Business

Why green light for expansion at the port is ‘crucial’ for the Coast economy

David Palmer and Michael Parker paint parking space stripes at the State Port at Gulfport, where work has been underway since 2008 on an expanded West Pier. The port is already planning future expansion just approved by the U.S. Army Corps of Engineers.
David Palmer and Michael Parker paint parking space stripes at the State Port at Gulfport, where work has been underway since 2008 on an expanded West Pier. The port is already planning future expansion just approved by the U.S. Army Corps of Engineers. Sun Herald file

After six years of study, the U.S. Army Corps of Engineers has approved future expansion at the state Port at Gulfport, which port officials say is crucial for luring new business.

“The Port of Gulfport is a major economic driver for Harrison County and the entire Mississippi Gulf Coast,” Gov. Phil Bryant said in a news release the port sent out. “The approval of the Environmental Impact Statement marks a significant step toward the port’s goal of becoming the port of the future by opening more doors for continued growth, investment and job creation, all of which will benefit the economy for generations to come.”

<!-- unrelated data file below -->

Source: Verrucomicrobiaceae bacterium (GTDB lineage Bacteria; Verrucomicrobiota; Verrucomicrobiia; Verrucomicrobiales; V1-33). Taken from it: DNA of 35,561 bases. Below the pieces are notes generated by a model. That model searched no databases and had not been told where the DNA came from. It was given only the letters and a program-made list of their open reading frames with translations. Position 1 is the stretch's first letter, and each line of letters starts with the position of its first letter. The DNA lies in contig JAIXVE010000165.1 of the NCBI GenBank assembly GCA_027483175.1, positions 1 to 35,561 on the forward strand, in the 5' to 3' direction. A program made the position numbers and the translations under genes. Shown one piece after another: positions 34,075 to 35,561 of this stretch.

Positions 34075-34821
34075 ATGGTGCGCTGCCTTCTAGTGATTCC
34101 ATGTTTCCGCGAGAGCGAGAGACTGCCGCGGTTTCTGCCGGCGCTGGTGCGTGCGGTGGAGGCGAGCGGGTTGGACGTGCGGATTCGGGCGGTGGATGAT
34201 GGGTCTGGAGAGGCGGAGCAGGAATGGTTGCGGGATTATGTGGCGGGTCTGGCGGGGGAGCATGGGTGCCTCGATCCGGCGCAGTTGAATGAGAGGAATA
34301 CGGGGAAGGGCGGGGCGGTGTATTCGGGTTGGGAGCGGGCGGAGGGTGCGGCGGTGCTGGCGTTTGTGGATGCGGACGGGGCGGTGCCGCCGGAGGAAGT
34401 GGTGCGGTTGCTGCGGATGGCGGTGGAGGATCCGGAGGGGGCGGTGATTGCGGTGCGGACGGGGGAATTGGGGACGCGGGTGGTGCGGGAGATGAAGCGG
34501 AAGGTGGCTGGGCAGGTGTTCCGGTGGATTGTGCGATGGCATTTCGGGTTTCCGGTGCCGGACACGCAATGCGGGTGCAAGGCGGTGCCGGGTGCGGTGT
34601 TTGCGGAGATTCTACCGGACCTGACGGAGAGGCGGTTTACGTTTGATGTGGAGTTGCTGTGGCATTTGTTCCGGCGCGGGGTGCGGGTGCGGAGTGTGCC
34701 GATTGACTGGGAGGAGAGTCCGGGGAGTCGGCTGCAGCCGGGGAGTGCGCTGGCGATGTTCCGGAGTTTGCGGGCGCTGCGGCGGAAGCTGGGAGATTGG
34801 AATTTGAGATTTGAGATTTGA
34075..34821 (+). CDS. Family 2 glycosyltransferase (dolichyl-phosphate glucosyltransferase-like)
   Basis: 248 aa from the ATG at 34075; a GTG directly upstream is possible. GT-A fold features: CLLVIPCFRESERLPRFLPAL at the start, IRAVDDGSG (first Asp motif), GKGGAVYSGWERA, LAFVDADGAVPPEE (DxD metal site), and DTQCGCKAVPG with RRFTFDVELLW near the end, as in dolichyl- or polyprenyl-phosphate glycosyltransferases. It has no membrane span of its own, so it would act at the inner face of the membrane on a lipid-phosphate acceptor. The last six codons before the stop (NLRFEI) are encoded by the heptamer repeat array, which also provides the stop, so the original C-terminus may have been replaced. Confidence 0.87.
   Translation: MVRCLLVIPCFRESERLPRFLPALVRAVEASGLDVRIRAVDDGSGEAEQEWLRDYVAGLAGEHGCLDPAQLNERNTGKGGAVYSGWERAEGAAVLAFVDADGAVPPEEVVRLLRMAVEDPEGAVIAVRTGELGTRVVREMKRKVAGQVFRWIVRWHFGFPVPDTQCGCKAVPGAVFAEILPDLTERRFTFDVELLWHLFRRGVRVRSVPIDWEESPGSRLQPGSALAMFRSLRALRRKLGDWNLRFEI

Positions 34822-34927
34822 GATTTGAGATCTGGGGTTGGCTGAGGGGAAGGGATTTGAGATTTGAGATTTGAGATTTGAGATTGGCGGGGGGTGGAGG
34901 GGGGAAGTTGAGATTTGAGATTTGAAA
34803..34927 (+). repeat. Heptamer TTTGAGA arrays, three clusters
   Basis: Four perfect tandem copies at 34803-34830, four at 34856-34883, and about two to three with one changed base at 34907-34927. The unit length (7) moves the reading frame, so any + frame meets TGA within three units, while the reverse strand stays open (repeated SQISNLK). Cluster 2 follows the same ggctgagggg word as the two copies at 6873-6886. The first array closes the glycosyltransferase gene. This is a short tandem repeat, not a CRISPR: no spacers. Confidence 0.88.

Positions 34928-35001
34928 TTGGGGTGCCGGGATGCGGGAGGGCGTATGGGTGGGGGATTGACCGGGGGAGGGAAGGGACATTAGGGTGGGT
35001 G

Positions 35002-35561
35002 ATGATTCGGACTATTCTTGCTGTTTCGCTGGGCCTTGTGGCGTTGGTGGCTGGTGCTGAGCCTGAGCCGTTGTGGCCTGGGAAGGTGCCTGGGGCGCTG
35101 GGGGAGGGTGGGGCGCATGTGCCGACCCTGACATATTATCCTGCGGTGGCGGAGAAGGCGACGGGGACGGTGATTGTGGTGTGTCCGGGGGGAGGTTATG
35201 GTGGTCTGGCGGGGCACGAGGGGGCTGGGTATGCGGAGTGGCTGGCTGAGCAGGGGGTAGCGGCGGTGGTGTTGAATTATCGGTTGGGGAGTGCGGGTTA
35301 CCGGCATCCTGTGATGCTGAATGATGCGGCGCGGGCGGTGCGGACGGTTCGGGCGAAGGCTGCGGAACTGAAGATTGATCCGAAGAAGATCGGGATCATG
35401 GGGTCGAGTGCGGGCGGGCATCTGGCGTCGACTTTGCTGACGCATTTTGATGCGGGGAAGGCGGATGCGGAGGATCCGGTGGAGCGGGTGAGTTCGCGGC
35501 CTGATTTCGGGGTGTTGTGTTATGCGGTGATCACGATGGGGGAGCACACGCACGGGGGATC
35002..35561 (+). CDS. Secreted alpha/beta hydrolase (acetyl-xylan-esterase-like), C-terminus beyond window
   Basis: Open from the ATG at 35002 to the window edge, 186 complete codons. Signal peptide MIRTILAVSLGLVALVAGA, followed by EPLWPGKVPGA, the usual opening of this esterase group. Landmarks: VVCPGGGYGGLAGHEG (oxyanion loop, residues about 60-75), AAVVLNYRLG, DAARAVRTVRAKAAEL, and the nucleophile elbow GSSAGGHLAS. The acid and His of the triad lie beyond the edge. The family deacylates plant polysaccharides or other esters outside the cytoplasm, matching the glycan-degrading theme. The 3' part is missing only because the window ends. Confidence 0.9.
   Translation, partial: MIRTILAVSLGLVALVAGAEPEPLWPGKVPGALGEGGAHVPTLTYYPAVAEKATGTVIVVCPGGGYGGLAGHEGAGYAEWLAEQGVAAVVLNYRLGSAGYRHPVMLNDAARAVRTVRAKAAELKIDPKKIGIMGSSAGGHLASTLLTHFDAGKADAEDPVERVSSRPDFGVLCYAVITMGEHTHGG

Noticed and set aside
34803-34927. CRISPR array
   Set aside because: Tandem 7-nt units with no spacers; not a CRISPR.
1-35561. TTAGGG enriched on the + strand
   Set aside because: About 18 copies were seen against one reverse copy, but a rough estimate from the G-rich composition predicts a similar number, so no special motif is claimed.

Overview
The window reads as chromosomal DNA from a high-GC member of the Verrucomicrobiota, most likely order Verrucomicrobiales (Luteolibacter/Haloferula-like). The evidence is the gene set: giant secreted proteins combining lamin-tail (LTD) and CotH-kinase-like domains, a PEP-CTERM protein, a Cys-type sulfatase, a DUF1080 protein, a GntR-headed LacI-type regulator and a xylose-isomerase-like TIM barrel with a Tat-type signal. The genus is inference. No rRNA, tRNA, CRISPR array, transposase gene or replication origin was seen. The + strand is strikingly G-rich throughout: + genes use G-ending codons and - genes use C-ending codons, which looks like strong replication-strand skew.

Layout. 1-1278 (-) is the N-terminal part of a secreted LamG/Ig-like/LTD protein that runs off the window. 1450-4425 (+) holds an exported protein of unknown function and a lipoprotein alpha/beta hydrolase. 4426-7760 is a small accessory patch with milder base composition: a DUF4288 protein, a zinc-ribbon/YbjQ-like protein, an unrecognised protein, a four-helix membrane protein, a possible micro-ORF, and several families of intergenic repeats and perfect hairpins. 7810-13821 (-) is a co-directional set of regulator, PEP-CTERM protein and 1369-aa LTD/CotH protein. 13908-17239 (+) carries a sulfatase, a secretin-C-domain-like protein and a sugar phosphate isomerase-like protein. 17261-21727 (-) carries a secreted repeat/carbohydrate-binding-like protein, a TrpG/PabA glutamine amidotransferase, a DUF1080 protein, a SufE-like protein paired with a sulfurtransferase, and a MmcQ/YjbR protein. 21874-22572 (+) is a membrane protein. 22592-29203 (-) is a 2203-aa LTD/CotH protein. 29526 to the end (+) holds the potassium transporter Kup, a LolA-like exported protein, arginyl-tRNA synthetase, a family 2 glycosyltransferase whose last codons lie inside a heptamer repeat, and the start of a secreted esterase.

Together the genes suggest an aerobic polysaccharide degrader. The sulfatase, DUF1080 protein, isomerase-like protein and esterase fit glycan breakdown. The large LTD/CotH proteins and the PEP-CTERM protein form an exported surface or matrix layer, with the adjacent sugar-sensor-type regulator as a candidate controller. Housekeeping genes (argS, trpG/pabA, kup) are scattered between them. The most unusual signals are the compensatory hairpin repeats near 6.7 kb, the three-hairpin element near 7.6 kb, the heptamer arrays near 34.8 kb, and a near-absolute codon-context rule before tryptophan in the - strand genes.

Corps approval will allow the port to dredge and fill about 282 acres in the Mississippi Sound, expanding the East and West piers and North Harbor, and creating a breakwater system 4,000 feet long.

During the six-year process, community groups have questioned whether the potential number of jobs would justify the project’s impact on traffic, air quality and quality of life, particularly in minority communities around the railroad tracks and U.S. 49, a primary route for truck traffic.

The port is still trying to complete a Hurricane Katrina restoration and expansion project on the West Pier that the Corps approved in 1998.

A new roadway to serve the port and handle truck traffic, the proposed north-south connector road to Interstate 10, is still in limbo. Officials at the Mississippi Department of Transportation have said they were waiting on the Corps’ environmental impact study to be completed.

The port’s Corps-approved plans do not include a deeper ship channel. The ship channel at the state port is approved for a depth of 36 feet, while ports in New Orleans, Pascagoula and Mobile have deeper channels.

Newer cargo vessels require deeper channels, but the port has in recent years focused on expanding into the oil and gas industry and other ventures. Also, the port officials say they still intend to request channel deepening.

Anita Lee: 228-896-2331, @calee99

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